Make time for Black and White
from the Photo Lab
Over the last two weeks, we had the pleasure of working with The Sonoma Humane Society (where Willow and RT came from) to create a library of images for their new website.
In the span of a few days, we photographed many adoptable, and recently adopted dogs, puppies, cats, kittens, bunnies as well as staff and volunteers that make up the heartbeat of this wonderful place.
They approached us because they wanted our lighthearted, slightly documentary, lifestyle, yet fine-artsy style, and we did our best to give them just that. We love shooting in color, it tells a wonderful story and when used in conjunction with the honorable work of saving animals and finding them loving homes, all the better.
A great photograph is capable of saving countless lives at animal shelters, and this is the mission behind a great organization of photographers and artists (us included) such as HeARTs Speak, to get animals adopted through great photography. If you are involved with a rescue or shelter and could use some HeARTs Speak help, please visit their website to find a photographer near you. We are all here to help.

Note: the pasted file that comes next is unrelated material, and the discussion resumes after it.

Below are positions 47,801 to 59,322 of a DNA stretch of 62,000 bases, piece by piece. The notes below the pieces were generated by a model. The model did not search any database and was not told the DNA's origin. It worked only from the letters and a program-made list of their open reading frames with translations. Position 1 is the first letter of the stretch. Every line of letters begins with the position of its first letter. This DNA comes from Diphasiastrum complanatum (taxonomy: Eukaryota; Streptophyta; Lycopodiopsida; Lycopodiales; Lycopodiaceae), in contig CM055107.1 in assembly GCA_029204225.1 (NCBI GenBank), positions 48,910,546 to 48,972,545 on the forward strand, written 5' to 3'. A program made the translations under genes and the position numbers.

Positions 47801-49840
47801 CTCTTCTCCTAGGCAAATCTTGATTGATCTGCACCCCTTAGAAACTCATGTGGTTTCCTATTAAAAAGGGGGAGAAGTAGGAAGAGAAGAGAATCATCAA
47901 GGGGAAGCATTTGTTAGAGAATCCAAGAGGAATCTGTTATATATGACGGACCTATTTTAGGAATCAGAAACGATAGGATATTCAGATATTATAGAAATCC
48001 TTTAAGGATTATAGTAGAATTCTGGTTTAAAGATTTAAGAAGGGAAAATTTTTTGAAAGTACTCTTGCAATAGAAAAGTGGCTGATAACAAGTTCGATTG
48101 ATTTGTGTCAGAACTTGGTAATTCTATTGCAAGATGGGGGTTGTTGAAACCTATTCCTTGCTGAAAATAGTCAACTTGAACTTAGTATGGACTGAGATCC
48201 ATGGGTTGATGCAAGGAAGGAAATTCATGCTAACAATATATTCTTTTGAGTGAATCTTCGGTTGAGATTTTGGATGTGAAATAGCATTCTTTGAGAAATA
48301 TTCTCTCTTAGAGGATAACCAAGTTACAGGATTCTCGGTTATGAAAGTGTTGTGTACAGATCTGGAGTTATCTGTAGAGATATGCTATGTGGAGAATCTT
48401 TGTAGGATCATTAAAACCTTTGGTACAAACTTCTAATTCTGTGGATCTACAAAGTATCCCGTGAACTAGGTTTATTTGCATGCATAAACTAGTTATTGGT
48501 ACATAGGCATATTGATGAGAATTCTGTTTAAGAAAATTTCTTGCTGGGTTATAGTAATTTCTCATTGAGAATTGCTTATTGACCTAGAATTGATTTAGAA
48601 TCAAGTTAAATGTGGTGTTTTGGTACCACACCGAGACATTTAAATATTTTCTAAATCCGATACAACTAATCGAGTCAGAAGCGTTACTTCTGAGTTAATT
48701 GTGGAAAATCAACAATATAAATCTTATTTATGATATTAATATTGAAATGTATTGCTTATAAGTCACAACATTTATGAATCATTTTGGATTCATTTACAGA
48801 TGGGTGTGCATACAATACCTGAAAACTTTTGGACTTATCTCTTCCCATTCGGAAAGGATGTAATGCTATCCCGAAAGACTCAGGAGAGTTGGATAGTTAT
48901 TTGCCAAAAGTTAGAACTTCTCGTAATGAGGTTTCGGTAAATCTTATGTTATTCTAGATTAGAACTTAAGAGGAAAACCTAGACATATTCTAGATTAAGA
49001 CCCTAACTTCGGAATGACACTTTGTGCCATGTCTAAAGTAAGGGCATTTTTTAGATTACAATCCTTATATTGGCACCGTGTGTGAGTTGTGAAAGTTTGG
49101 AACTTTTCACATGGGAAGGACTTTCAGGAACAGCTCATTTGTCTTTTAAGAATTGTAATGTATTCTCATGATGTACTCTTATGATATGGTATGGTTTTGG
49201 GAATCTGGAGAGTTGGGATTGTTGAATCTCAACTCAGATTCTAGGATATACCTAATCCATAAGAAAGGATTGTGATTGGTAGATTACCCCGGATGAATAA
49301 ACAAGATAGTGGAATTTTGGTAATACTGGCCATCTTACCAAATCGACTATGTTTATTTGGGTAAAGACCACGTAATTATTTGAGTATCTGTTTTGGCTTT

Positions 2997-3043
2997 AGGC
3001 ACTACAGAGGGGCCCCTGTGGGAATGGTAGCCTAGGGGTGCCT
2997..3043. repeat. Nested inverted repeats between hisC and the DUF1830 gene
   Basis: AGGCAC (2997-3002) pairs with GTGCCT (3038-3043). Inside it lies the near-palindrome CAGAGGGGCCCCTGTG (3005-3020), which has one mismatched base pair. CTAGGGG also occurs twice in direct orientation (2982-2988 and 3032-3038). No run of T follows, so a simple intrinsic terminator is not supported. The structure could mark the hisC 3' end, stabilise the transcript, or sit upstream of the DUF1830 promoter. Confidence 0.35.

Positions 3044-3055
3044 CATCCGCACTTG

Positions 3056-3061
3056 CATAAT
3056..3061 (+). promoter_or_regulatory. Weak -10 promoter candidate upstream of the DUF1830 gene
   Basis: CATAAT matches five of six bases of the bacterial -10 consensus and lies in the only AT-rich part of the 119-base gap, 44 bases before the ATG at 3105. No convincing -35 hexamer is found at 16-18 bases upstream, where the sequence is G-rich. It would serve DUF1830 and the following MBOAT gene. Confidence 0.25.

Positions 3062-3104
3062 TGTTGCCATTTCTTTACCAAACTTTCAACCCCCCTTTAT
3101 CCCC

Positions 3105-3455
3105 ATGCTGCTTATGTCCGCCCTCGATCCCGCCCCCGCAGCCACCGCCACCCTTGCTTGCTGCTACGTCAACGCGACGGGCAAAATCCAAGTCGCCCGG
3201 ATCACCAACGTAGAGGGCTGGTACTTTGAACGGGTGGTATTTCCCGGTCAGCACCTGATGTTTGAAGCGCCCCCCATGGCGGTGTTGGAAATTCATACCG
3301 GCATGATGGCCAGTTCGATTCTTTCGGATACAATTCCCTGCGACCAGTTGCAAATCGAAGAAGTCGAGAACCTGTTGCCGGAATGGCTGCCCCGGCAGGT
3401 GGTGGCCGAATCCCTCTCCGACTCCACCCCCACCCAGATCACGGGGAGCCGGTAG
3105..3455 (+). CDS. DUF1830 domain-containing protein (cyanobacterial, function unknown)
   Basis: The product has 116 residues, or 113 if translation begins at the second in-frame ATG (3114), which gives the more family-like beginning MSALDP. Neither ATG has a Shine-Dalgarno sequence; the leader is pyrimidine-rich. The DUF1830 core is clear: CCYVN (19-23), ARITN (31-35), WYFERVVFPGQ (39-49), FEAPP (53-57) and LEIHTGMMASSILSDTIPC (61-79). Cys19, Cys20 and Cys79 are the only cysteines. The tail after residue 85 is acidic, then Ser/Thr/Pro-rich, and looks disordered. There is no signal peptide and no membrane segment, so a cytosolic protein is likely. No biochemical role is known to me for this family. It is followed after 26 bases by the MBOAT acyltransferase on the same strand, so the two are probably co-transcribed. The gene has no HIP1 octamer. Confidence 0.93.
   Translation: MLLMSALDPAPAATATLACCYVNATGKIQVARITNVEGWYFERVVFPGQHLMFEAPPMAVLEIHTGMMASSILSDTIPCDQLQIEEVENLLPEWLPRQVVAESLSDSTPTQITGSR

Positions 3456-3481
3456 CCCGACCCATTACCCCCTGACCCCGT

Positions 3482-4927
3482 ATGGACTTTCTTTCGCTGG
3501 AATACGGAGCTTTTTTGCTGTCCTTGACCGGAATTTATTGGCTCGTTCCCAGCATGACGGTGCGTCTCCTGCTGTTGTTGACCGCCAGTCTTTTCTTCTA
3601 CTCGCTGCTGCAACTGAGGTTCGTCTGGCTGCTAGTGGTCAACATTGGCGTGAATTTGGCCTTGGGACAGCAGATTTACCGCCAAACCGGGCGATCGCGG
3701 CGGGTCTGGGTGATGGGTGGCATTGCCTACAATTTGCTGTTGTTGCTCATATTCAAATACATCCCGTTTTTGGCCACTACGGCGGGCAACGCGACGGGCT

When photographing adoptable animals, it is important to shoot in color, to be able to show an animals distinguishing features and one could say, to keep the tone and emotion of it happy, and hopeful. Color can be very dramatic too, but few can argue the sheer power the lack of color in a photograph can have.
Black and White photography has been a powerful, and expressive art form for years. Remove the color, and you are left with the subject. During our photoshoot for Sonoma Humane, we took time amidst a busy shooting schedule to create some black and white images. These will likely not be used to promote that animal’s adoption, but they carry a more powerful message, and at the very least, they are quite beautiful.
There is no great lesson here, for myself, I think I might be making more time for black and white when photographing shelter/rescue animals. If you happen to be a photographer yourself, I suggest you try it sometime. Simplicity is often capable of great things.